Here’s the thing about Super Mario Run: It’s fine. It’s not some kind of life-changing revelation now that Nintendo has fully, officially come to mobile phones. That’s not exactly what investors want to hear, of course, but the reality is much simpler than the fantasy. Nintendo’s going to deliver solid little chunks of classic franchises in new ways, and people are going to eat it up.
By most measures, Super Mario Run seems to have been a success. It shot to the top of the iOS charts, and social media was practically overflowing with posts about Nintendo’s latest outing. Sure, some of those were to lament the fact that the full app costs a relatively hefty $9.99, and it’s not like there aren’t criticisms to level (Toad Rally is the worst, don’t @ me), but overall? It’s a solid launch, not that investors agree or anything.
As has been reported — and is still evident if you actually go and check yourself — Nintendo took a bit of a hit after lukewarm reviews of the mobile game started trickling in. The same holds true for DeNA, the mobile game powerhouse Nintendo partnered with in order to produce titles for iOS and Android.
But Super Mario Run is only the beginning for the company. In addition to the endless runner featuring everyone’s favorite plumber, Nintendo and DeNA are already working on mobile titles based on Fire Emblem and Animal Crossing. That’s within the fiscal year of 2016 for Nintendo, according to several reports earlier this year. If still on track, that means we could be seeing two more titles from the company before the end of March 2017.
And that’s just the tip of the iceberg. There’s no telling what Fire Emblem or Animal Crossing might look like — though, say, in the style of Clash of Clans and Avengers Academy, respectively, would be excellent — but the partnership between Nintendo and DeNA looks to continue after those two. The possibilities are endless, given that the only other real Nintendo mobile attempt was Miitomo.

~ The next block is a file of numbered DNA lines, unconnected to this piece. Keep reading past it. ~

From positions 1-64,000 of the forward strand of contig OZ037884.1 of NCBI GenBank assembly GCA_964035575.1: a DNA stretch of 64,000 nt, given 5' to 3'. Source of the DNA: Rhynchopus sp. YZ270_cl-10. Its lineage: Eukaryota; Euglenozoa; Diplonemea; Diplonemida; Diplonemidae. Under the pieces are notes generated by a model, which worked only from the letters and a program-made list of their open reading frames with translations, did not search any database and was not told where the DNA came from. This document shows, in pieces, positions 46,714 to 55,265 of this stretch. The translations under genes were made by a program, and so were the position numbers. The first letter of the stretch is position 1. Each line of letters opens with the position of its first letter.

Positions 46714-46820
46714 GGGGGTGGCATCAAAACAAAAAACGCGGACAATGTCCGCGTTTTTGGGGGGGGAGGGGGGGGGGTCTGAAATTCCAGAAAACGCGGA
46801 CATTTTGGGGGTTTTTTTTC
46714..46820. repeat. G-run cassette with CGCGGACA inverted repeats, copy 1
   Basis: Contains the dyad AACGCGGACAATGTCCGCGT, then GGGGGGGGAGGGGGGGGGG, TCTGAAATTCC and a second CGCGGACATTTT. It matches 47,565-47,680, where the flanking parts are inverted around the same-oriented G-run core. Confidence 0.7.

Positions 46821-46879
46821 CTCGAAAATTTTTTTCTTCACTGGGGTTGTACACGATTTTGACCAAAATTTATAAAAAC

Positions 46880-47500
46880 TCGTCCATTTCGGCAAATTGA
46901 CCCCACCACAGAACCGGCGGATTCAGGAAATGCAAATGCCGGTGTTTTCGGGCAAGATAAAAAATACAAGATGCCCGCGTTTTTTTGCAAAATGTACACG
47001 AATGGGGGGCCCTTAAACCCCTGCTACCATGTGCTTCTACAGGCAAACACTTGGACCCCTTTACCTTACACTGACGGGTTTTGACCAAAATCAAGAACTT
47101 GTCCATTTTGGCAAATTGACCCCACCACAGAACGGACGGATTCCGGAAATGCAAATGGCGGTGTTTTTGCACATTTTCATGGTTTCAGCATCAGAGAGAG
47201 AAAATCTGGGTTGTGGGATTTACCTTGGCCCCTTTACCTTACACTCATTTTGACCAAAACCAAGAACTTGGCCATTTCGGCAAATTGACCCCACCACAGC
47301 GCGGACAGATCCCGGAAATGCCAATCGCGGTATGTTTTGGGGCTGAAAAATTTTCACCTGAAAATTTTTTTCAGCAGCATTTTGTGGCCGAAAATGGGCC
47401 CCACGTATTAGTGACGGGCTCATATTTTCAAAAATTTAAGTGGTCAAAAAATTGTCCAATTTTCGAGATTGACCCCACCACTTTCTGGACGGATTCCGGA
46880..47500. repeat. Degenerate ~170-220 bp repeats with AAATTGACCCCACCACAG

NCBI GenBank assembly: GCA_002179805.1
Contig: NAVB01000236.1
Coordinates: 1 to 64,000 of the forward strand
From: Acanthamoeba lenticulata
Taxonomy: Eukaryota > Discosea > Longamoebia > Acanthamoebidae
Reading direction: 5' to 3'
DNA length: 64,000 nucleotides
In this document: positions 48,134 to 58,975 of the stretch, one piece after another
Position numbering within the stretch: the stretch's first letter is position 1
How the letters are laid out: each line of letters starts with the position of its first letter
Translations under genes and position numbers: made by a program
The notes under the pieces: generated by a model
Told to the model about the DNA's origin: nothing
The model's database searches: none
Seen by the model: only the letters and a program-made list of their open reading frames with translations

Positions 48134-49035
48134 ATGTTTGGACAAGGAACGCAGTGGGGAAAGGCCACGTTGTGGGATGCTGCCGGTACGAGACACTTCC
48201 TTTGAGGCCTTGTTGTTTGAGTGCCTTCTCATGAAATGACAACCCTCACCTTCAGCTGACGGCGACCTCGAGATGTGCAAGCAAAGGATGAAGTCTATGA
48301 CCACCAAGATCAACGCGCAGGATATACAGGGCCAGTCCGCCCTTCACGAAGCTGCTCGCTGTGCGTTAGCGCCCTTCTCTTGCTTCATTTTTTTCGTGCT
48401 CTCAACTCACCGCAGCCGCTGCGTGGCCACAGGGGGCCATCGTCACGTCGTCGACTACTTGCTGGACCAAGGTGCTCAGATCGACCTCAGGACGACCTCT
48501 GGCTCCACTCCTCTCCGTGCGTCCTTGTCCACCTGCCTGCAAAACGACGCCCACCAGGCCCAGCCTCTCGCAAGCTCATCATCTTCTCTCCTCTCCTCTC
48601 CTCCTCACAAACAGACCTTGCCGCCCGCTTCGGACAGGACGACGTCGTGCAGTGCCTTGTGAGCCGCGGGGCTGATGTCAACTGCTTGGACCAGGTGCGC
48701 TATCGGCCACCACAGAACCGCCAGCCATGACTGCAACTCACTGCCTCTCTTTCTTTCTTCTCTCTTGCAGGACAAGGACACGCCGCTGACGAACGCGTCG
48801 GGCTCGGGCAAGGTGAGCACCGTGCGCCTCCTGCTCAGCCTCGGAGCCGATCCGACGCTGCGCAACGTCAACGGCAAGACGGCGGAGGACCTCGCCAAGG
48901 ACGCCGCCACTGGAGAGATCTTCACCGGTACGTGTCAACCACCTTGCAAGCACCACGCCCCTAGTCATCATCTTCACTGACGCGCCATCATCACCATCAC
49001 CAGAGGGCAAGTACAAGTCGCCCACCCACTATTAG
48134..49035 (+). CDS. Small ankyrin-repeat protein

As previously mentioned, some fans aren’t thrilled with the price tag, and investors aren’t thrilled … in general. But that’s because investors would rather Nintendo and DeNA charge for the likes of jumping a little higher, and players in general are attuned to a much lower entry point in terms of price and then being nickeled and dimed over and over again. Dropping a dollar here and there is fine, but paying a one-time price of $10 somehow feels expensive.
But the actual game itself is full of super clever design that’s seemingly taken a number of lessons from the likes of endless runner courses made using Super Mario Maker and more. It stuffs a lot of what makes Nintendo’s games … well, Nintendo, into a bite-sized package. It feels good to just play a level through to play it, and then go back to try and get literally every coin you can.
I could nitpick and groan about the flaws the game has. Everything about the Kingdom you build is superfluous, and why you need specific houses for other characters is beyond me. Honestly, though? I come away from each time I play with a smile on my face. And that’s a good sign for things to come.